A woman living with a giant birthmark on her face was so disfigured by the growth people called her the ‘purple people eater’.

Kiana Smith, from Australia but living in Trinidad in the Caribbean, has even been told she was somebody’s ‘worst nightmare’ and is now having laser treatment.

Ms Smith has suffered from the huge purple birthmark – called a port wine stain – her whole life, but it started to swell and become bulky when she hit puberty.

The huge growth, which covers half of her face, her bottom lip and her neck, became so bad it made it hard for Ms Smith to eat or see.

After multiple operations to remove the lumps, Ms Smith is now having laser therapy because the genetic condition will not stop growing back.

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Kiana Smith, 40, has lived with the birthmark her whole life but a genetic issue means the tissue inside it keeps growing uncontrollably, in the past making it hard for her to eat or drink (pictured before treatment in New York)

Ms Smith has had numerous surgeries and is now undergoing laser treatment to reduce the size and appearance of her port wine stain, but the genetic issues causing the discolouration and the uncontrollable tissue growth cannot be reversed

The port wine stain is a mark caused by abnormal development of small blood vessels in the skin, and Ms Smith has endured decades of cruel remarks because of hers.

Ms Smith said: ‘I feel that it’s not the normal structure of what a face is. 

‘One of the worst descriptions I have ever been told, definitely that I am somebody’s worst nightmare.

‘My birthmark started growing noticeably around the time of puberty, before that it was just a slight thickening of the lip.’

Port wine stains are caused by genes and usually begin as a flat purple or red mark and, over time, may become bigger, darker or more raised.

But an extra genetic problem means the tissue inside Ms Smith’s birthmark keeps growing uncontrollably into bulky lumps.

They can occur anywhere on the body but around two thirds of them are on the head or neck. 

Laser treatment is the most common therapy and is used to remove the red colouring from the skin, or the marks can be covered up using special make-up. 

When she was 11, Ms Smith and her mother moved from their home in Australia to Trinidad. 

By this point, her port wine stain had worsened – and no doctors were able to help her.

Ms Smith’s condition means the tissue beneath her birth mark keeps growing uncontrollably, causing massive discoloured swelling on her lip, ear and chin

Doctors in Ms Smith’s home country of Trinidad were unable to help her with the condition, so she is now visiting a specialist and plastic surgeon in New York, Dr Milton Waner (pictured)

Ms Smith is having regular laser treatment for the port wine stain – laser light reacts with the red colour in blood, making the marks appear paler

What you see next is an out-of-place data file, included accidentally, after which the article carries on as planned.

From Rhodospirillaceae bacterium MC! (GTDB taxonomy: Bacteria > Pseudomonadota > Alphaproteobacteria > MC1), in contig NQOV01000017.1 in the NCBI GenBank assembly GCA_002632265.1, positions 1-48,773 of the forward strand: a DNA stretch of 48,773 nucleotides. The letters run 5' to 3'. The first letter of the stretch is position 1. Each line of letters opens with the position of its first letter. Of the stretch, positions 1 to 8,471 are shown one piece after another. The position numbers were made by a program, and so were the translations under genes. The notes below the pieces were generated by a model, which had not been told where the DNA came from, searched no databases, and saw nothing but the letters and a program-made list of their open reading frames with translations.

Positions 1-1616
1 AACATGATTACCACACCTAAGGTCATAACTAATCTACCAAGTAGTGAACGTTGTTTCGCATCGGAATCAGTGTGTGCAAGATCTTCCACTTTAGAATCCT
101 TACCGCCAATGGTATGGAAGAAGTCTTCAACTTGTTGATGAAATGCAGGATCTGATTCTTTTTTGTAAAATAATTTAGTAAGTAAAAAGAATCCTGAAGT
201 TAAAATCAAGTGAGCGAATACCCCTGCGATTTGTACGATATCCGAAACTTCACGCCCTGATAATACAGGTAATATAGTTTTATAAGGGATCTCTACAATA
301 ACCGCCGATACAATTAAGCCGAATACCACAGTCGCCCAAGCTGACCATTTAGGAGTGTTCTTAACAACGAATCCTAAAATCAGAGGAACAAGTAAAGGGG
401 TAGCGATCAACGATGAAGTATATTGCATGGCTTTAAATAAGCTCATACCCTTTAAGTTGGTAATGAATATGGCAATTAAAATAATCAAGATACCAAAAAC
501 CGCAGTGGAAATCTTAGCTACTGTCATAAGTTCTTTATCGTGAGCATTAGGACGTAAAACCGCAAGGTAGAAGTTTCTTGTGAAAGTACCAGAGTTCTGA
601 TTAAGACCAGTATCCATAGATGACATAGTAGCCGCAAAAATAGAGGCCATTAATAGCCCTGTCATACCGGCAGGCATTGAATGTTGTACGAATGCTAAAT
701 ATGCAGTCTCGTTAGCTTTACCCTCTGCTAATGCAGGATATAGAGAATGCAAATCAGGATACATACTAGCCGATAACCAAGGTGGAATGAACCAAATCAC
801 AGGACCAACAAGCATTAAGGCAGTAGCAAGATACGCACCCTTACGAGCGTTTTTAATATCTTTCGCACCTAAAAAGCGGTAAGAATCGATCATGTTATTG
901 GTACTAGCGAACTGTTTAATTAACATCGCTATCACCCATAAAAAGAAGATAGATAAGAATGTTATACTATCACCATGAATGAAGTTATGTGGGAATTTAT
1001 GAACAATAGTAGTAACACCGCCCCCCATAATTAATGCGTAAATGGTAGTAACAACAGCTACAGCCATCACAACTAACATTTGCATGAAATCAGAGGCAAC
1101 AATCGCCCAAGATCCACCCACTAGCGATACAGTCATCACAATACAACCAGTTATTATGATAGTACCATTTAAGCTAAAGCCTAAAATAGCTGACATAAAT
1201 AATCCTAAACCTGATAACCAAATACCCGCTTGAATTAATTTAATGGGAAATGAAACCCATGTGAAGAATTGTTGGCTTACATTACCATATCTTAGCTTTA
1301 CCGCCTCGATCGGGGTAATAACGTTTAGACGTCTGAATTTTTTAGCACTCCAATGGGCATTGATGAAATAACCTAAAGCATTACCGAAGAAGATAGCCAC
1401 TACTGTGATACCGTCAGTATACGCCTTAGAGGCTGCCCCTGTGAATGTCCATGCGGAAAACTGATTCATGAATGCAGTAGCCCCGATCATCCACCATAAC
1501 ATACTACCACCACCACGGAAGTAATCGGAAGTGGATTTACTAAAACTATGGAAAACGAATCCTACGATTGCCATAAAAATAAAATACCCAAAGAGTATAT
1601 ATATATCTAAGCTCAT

She said: ‘We came to Trinidad and doctors didn’t know what to do every doctor has the same answer – they don’t know.

‘At one point my left eye in particular I always felt like my vision was blocked.’  

And the swelling around Ms Smith’s eye became so severe she also found it difficult to eat or drink.  

Ms Smith has had the port wine stain since she was a baby (pictured as a child) but it got worse when she turned 11

Eventually, Ms Smith got in touch with a facial plastic surgeon and specialist in vascular anomalies, Dr Milton Waner in New York.

Over the years, Dr Waner has performed multiple surgeries on Ms Smith, which has significantly reduced the size of the birthmark, and laser therapy.

The treatment has kept the bulkiness of her port wine stain to the minimum and ongoing therapy will hopefully reduce it further.

But the underlying genetic malfunction in Ms Smith’s tissue is something that cannot be reversed.

She has recently flown to New York to have further laser treatment on her face, but it is growing back. 

Ms Smith said: ‘I’m feeling some bulkiness along here with my chin and underneath a little bit.

Ms Smith says she needs to travel to New York (pictured in NYC) for treatment because doctors in her home country can’t help her: ‘There are zero options for me in Trinidad so New York is the place that I need to be’

Because her birthmark is caused by a genetic issue the root of the problem cannot be reversed, but treatment can make it appear less extreme

‘New York for me is the place that has the answers for treatment on my port wine stain. 

‘There are zero options for me in Trinidad so Dr Waner’s in New York is the place that I need to be. 

‘I am hoping that my face will look a lot smoother in the future. It’s not going to fade away at all but I do hope it is going to look a lot better.’ 

Ms Smith will feature on the TV show Body Bizzare, on Saturdays at 10pm on TLC UK.


A port wine stain is a birthmark caused by the overdevelopment of blood vessels underneath the skin. 

The change in the blood vessels is caused by a genetic mutation which occurs before a child is born, and will remain for the rest of a person’s life – though the severity of them differs between people.

Port wine stains begin as a flat red or purple mark and, over time, can become more raised, bulkier and darker in colour. 

They can occur anywhere on the body but 65 per cent of them appear on a person’s head or neck.

Around three in every 1,000 babies has a port wine stain and they are more common in girls than in boys, though the reason for this is not known.

Treatment usually involves laser treatment to remove some of the dark colour from the mark, or camouflaging the discolouring using a special type of make-up.